In Kingston. May 18th, Day One.
I took in our new land which looked across taxi lanes and palm trees to the foothills of the Blue Mountains.
The hills stole my attention for more time than I care to share as it was the first love of a Jamaican offering. The tone those mountains cast could cripple any attempt of a lively effort. The colors were somber and still like that of a single scale played in honor of a new morning.
But it was noon. And we were all hungry. Some of us for food. Some of us for sleep. Some of us for the adventures and challenges coming our way.
Each one of us, though, in our individual inclination, grew anxious to begin receiving payment on the journey promised. But the feast of the next nine days began in that initial moment masked as a devotion of reverent appreciation and hunger, patience and sweat.
We would all grow. And with growth comes with a measure of pain.
Not one of our twenty-one students, nor any of us five adults grasped how full our bellies were. None of us understood the kind of hunger that awaited us and the cost we’d pay to rid it off our souls.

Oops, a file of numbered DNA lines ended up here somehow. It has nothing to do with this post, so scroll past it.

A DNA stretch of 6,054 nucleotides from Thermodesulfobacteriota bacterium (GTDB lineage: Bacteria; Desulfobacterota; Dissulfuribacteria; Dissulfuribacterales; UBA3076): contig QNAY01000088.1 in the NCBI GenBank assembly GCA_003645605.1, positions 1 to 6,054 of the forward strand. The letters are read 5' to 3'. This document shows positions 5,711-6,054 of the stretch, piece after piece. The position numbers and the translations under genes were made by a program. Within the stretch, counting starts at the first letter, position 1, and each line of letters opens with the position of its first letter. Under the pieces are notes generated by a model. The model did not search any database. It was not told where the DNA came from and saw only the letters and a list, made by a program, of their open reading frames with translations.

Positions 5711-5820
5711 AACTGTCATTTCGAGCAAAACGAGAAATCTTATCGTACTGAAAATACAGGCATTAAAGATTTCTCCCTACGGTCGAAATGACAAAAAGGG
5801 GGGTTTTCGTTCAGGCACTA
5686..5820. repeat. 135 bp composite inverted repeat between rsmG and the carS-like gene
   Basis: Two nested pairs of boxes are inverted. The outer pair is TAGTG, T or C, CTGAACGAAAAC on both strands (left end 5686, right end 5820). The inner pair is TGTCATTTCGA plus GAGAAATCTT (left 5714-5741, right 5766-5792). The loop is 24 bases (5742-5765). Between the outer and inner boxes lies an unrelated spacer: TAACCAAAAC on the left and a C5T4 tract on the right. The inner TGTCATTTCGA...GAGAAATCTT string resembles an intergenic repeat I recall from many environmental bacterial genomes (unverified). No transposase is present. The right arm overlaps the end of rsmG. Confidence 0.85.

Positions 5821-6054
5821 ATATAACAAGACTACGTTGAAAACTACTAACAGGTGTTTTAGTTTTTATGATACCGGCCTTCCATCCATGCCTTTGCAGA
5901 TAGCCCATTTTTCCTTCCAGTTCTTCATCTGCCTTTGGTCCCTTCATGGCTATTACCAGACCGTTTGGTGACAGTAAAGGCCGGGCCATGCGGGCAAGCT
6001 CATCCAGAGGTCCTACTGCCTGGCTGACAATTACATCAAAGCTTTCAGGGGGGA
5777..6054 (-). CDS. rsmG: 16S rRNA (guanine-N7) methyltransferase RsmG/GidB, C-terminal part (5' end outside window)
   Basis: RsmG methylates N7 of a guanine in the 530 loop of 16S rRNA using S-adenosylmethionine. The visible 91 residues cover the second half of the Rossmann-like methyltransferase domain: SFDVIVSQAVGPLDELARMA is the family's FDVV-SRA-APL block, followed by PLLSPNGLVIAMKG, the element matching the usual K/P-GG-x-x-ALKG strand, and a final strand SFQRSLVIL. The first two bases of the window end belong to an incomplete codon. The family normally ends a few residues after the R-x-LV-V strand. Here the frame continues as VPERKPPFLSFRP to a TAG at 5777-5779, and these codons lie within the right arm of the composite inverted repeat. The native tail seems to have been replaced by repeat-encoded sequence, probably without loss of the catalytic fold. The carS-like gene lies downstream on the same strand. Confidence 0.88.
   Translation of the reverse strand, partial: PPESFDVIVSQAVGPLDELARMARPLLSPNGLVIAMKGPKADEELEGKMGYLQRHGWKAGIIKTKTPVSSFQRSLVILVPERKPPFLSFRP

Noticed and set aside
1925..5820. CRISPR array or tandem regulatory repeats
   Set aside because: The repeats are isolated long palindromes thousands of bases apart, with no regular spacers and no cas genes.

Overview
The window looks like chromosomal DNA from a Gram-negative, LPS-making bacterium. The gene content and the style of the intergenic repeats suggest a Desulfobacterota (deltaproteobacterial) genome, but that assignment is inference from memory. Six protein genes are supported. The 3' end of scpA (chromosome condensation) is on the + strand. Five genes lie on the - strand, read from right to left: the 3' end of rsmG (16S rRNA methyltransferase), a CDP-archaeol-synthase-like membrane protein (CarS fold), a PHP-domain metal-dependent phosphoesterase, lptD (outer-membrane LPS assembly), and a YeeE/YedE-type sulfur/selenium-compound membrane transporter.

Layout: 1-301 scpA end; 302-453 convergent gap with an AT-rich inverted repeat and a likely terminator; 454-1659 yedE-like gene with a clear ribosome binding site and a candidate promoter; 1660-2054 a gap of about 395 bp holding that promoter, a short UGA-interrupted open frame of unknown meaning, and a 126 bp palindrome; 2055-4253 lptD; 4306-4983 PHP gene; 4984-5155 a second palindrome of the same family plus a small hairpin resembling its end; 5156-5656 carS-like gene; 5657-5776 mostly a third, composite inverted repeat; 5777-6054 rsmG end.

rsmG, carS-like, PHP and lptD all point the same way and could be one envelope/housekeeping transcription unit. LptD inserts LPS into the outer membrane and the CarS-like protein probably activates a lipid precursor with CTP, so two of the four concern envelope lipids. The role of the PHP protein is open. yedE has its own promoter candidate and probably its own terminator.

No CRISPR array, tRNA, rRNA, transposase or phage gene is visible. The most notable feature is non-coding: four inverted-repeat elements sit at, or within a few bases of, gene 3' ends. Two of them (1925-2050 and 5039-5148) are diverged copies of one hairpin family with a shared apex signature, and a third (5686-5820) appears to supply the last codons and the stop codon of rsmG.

We would, soon.
Beyond the Kingston airport in the fields of palm trees, there was leaves and canopy, green and fresh in the sun, and the field was limitless and carelessly lush despite the city’s effort. Typical city nurturing corporate powers. Typical forest fighting for life.
And between those distant fields, the horizon we saw was outlined with colorful billboards and buildings and people.
We watched as Taxis gathered the flowing peoples and drove on tired airport roads and under the canopies.
The gasses from the cars going and coming, bringing and dropping, held to the lower atmosphere as if the palm leaves formed an umbrella of protection for its prized mountain air. The fumes choked the nose but then the body adjusts, as it usually does, and moves on. And so we did.
Words and photo work begged for my hands. To capture and collect this Kingston journey as it began right here.